The biggest myths around debt - busted
Debt is a scary word, but it’s something most of us will encounter
Student loans. Credit cards. Mortgages. It’s more than likely that you’ll incur some kind of borrowing during your life, and unless you can't pay, it’s nothing to be frightened of.
Sometimes, though, manageable borrowing becomes problem debt. It doesn't help that there are a number of myths around debt that make it seem even more intimidating, so let’s debunk a few of them.
MYTH: Creditors can send bailiffs to collect debts
Not true. The only people authorised to send bailiffs to your home are the courts, and although that may be after a complaint by a creditor, bailiffs typically only get involved if you’ve ignored correspondence or failed to set up an agreed payment. If the person at the door isn’t court-ordered then it’s not a bailiff but a debt collector.
If a bailiff knocks at the door, you’re under no obligation to let them into your home or take your possessions - providing you haven’t defaulted on a County Court Judgement (CCJ).
If you have outstanding debts such as council tax or a parking fine, bailiffs can be instructed much more quickly, so it’s best to deal with these debts as a priority.
If a debt collector knocks at the door, tell them to ask the creditor they’re representing to send any correspondence in writing.
MYTH: Bailiffs can force entry into your house and take anything they want
There are strict processes guiding court-appointed bailiffs (officially called 'enforcement agents'). Debt collectors who aren’t instructed by the courts cannot force entry into your home.
Enforcement agents can’t break into your home and take your things unless you have allowed them in previously and have signed a ‘controlled goods agreement’. If they have this agreement, they can force entry in the future.
The job of a bailiff is, typically, to recover the money you owe, whether by payment agreement or taking goods from the property to sell at auction. If one comes to your door for the first time, it’s best not to let them in and to immediately seek free debt advice.
MYTH: You can go to prison for unpaid debts
It is not a criminal offence to be unable to pay your debts. The only circumstances in which you could go to prison is if you refuse to pay council tax (in England) or any criminal fines. Even then, this is a last resort - the debt is more likely to be recovered directly from your wages.
MYTH: Declaring bankruptcy means you don’t have to pay anything
Actually, bankruptcy can be very expensive.
First, there’s a fee to petition for bankruptcy. If it’s accepted, the official receiver – the person who oversees the administration of your bankruptcy - will look at your income and outgoings, then decide if you need to pay into an Income Payment Order or Arrangement (IPA or IPO).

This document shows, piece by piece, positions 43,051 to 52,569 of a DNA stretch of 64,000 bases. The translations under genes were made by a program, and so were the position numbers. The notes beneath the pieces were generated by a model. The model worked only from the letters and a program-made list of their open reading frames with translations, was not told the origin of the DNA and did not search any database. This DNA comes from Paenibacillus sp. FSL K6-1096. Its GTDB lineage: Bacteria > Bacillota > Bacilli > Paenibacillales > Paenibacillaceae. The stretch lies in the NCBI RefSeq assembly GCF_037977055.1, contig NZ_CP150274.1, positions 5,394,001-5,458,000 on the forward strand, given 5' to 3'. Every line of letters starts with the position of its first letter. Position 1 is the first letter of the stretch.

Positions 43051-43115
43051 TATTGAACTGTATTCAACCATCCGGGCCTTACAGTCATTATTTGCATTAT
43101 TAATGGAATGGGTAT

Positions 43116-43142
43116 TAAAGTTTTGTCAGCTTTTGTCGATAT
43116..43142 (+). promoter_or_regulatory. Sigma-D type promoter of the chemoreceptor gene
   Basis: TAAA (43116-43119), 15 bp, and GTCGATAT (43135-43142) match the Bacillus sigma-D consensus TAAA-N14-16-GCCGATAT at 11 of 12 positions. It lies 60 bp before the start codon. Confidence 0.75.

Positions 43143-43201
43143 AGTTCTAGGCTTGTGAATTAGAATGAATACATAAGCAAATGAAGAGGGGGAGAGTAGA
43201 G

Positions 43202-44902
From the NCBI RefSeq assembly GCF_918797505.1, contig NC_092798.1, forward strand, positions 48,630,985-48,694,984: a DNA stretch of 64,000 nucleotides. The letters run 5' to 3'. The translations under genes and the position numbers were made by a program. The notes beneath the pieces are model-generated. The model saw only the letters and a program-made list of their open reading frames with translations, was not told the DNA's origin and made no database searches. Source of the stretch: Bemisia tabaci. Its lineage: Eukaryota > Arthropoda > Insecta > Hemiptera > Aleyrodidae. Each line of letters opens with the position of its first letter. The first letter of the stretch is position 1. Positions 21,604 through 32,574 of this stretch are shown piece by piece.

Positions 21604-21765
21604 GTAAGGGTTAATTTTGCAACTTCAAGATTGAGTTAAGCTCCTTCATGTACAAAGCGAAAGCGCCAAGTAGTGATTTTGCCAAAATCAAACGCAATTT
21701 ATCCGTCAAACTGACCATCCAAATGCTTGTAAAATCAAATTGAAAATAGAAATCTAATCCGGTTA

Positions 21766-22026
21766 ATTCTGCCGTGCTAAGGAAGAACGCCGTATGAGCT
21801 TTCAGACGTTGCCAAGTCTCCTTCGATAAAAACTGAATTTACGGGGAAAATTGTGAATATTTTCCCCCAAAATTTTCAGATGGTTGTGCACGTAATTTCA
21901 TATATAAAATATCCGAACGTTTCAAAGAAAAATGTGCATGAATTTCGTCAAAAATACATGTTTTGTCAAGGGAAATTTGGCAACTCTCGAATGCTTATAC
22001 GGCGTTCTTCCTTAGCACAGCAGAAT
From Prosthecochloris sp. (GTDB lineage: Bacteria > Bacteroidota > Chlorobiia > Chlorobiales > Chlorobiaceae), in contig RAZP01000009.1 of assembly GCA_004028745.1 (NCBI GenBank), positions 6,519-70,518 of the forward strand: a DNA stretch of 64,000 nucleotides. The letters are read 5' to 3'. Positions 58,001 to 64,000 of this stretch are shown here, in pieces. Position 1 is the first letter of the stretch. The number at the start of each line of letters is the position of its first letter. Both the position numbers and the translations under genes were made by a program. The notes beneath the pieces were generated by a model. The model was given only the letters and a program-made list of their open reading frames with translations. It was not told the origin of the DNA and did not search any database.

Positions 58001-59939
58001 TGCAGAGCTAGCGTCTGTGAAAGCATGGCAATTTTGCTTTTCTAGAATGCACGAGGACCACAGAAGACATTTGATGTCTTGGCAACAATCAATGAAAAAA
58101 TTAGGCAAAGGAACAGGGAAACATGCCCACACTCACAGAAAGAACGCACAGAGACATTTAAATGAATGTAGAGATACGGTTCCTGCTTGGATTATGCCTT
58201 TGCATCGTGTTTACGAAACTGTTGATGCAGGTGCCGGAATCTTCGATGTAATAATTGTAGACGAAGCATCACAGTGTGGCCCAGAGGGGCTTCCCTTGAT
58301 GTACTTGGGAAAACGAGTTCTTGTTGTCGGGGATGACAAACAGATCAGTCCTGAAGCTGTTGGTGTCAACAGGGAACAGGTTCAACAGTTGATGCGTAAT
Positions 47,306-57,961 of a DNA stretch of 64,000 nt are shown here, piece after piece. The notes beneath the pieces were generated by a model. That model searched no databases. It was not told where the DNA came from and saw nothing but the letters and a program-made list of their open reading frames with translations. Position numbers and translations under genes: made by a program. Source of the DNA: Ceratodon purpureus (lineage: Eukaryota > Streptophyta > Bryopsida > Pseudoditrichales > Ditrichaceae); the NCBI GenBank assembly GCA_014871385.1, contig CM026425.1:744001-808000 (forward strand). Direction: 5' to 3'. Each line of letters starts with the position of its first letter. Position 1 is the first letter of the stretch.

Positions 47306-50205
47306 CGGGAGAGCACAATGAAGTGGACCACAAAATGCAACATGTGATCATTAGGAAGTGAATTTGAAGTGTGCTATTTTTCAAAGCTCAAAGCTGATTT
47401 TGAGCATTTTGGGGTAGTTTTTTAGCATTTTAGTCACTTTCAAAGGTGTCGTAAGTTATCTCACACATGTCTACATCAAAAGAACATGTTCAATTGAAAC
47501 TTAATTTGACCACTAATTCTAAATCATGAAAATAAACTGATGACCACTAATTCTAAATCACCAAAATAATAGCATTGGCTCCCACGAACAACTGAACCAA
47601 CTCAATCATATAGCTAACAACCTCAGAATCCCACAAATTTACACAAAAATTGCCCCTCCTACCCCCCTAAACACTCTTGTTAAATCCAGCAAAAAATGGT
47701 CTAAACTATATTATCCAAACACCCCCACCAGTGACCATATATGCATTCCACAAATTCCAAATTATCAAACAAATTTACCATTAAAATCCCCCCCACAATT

This usually happens if you’ve got more than £20 income left over each month after your income and outgoings are totted up. If you are bankrupt, you’re normally expected to pay any extra income into the IPA/IPO for three years, depending on your circumstances.
So, while bankruptcy should write off your debts, being bankrupt doesn’t mean you have nothing to pay.
MYTH: Your debts can be written off if you don’t make a payment in six years
This myth has some basis in fact - it’s true to say that some debts can’t be enforced after six years, but that doesn’t mean they’re written off.
A piece of legislation called the Limitation Act says that a debt can become ‘statute barred’ after six years if the debtor hasn’t made a payment or “admitted the debt”, or if the creditor hasn’t secured a CCJ against the debtor.
The purpose of the act isn’t to let people get away without paying off their debt. Instead, it’s to protect people from being forced to repay debts that have ‘timed out’ through no fault of their own.
The debt still exists, it’s just that the creditor can’t enforce the collection of it through the courts.
MYTH: If you go bankrupt, you’ll lose your house
It’s a possibility that you’ll lose your home if you go bankrupt, but not an absolute certainty. Ultimately it depends on your circumstances.
If your home has a lot of equity (in other words, where the value of your property outstrips any mortgage costs against it), the bank may have to sell it to pay off the bankruptcy debts. However, if there is very little equity in your home, you may be able to stay if the mortgage is affordable.
This is a complicated area of debt, and one that you should definitely seek advice over if it is a concern.
If you’re struggling with debt, StepChange’s online advice service and debt solutions can help you take control of your money.
Get free, personalised advice. Day or night, online 24/7 at www.stepchange.org